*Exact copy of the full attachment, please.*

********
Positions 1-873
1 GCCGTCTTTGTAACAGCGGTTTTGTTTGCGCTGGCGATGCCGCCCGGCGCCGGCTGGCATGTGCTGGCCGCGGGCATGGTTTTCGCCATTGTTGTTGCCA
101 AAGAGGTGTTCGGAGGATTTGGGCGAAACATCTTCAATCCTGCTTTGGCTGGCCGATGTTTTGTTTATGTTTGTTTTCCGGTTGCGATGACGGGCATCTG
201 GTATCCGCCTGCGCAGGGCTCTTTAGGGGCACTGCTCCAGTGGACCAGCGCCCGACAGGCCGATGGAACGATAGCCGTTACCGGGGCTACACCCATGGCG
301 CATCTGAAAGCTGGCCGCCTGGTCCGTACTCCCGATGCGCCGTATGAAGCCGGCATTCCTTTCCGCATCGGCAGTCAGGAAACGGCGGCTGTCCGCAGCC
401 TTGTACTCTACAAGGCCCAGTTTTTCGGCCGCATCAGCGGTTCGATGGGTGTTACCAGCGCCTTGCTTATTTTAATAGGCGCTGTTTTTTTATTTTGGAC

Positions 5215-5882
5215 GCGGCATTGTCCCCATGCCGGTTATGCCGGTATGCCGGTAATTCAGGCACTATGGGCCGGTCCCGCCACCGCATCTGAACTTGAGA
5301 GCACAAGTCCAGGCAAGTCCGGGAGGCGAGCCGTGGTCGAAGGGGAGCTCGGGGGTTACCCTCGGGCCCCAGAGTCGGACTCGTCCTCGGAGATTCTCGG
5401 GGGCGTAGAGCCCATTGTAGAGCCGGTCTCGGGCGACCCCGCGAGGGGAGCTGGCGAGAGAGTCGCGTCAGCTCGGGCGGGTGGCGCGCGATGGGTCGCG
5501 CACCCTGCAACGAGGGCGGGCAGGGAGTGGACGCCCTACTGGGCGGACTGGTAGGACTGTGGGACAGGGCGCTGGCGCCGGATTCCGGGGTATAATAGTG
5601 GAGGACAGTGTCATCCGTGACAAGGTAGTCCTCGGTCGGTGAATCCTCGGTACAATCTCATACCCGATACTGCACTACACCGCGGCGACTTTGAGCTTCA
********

Positions 1-873
1 GCCGTCTTTGTAACAGCGGTTTTGTTTGCGCTGGCGATGCCGCCCGGCGCCGGCTGGCATGTGCTGGCCGCGGGCATGGTTTTCGCCATTGTTGTTGCCA
101 AAGAGGTGTTCGGAGGATTTGGGCGAAACATCTTCAATCCTGCTTTGGCTGGCCGATGTTTTGTTTATGTTTGTTTTCCGGTTGCGATGACGGGCATCTG
201 GTATCCGCCTGCGCAGGGCTCTTTAGGGGCACTGCTCCAGTGGACCAGCGCCCGACAGGCCGATGGAACGATAGCCGTTACCGGGGCTACACCCATGGCG
301 CATCTGAAAGCTGGCCGCCTGGTCCGTACTCCCGATGCGCCGTATGAAGCCGGCATTCCTTTCCGCATCGGCAGTCAGGAAACGGCGGCTGTCCGCAGCC
401 TTGTACTCTACAAGGCCCAGTTTTTCGGCCGCATCAGCGGTTCGATGGGTGTTACCAGCGCCTTGCTTATTTTAATAGGCGCTGTTTTTTTATTTTGGAC

Positions 5215-5882
5215 GCGGCATTGTCCCCATGCCGGTTATGCCGGTATGCCGGTAATTCAGGCACTATGGGCCGGTCCCGCCACCGCATCTGAACTTGAGA
5301 GCACAAGTCCAGGCAAGTCCGGGAGGCGAGCCGTGGTCGAAGGGGAGCTCGGGGGTTACCCTCGGGCCCCAGAGTCGGACTCGTCCTCGGAGATTCTCGG
5401 GGGCGTAGAGCCCATTGTAGAGCCGGTCTCGGGCGACCCCGCGAGGGGAGCTGGCGAGAGAGTCGCGTCAGCTCGGGCGGGTGGCGCGCGATGGGTCGCG
5501 CACCCTGCAACGAGGGCGGGCAGGGAGTGGACGCCCTACTGGGCGGACTGGTAGGACTGTGGGACAGGGCGCTGGCGCCGGATTCCGGGGTATAATAGTG
5601 GAGGACAGTGTCATCCGTGACAAGGTAGTCCTCGGTCGGTGAATCCTCGGTACAATCTCATACCCGATACTGCACTACACCGCGGCGACTTTGAGCTTCA